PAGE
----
Music industry newcomers to the may not fully understand the nuances between singles, EPs, and albums. Read on to learn how these three common release types differ from one another, and the ways you can use them to reach different segments of your target audience.
The significant differences between these standard release types are:
Understanding these differences will help an artist decide how to best serve their target audiences and build a loyal following of diehard fans.
As an up-and-coming musician, using SoundOn gave me record-label-type tools and services that allowed me to distribute my unique sound to a global audience on social platforms like TikTok, Resso, and Instagram. I also gained valuable insights to effectively blast my tracks to fans on Spotify, Apple Music, and other popular streaming services.
Singles are standalone releases of one to three tracks. They typically include a hit song with a few additional tracks that can provide your audience with a promotional sample of your work.
With a short runtime, a single is ideal for promoting upcoming tours and album releases or test market engagement with a new sound, project, or genre.
An EP (extended play) release contains between two to five songs, making it longer than a single release but shorter than a traditional album. EPs provide a flexible range of music, including new hits, old favorites, remixes, live recordings, and creative b-sides.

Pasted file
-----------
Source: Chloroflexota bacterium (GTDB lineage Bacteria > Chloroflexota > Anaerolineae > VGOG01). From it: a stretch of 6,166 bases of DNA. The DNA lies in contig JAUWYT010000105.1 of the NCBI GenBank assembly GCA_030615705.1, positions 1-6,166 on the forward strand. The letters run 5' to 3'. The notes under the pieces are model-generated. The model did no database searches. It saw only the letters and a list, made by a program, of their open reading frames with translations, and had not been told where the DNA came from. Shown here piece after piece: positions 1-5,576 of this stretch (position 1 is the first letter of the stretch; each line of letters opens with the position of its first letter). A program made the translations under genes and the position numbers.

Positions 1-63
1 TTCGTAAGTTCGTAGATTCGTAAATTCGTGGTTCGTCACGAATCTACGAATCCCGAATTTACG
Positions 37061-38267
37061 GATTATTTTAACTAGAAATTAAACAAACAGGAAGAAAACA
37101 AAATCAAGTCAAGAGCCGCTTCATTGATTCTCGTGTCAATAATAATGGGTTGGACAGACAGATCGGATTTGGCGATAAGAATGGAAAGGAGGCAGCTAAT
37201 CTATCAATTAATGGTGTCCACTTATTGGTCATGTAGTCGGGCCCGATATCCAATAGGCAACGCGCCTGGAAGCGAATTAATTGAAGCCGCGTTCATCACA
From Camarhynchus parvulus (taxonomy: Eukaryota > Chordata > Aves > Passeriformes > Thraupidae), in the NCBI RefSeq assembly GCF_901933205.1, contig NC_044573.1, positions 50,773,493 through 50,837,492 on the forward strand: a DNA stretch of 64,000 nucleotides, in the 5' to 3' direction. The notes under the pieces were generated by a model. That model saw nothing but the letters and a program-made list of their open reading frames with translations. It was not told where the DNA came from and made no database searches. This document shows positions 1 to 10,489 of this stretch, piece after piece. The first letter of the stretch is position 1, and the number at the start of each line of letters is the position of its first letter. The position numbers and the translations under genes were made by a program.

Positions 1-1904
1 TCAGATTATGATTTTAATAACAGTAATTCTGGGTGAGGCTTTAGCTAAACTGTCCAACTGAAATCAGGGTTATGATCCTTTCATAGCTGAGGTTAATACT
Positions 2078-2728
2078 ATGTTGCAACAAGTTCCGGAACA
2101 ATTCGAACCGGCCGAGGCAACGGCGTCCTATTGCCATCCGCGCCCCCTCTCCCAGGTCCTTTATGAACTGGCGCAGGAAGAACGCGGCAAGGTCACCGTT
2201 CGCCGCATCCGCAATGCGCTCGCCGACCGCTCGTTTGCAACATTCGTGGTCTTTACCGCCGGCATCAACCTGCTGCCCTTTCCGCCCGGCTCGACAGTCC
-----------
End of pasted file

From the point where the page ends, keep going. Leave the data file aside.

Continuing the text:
EPs are also an excellent strategy to entertain your fans between long-awaited album releases. Although albums once dominated music sales, recent reductions in attention spans and increasingly eclectic tastes have attracted contemporary listeners to shorter EPs and single releases on digital streaming services.
EPs and albums are often confused with one another due to their similar runtime, but while EPs typically top out at a maximum of eight songs, albums can offer upwards of 20 tracks in a single release.
Another key difference is the structure of the releases. For example, EPs offer a flexible format for artists and bands to provide their audience with different recordings, while artists craft albums in a specific order to create a cohesive artistic project.
The differences between release formats may seem superfluous to independent artists. As a novice musician, I used to think that my only job was to make music that echoed my soul, release it to the masses, and let the tunes reach the people who needed to hear it.
Learning the different release formats allowed me to maintain engagement with my fanbase between larger projects and stay relevant in an ever-evolving market. Using SoundOn’s TikTok pre-release functionality, I can even test the waters with my more experimental material to see if there’s any buzz before committing to a new project.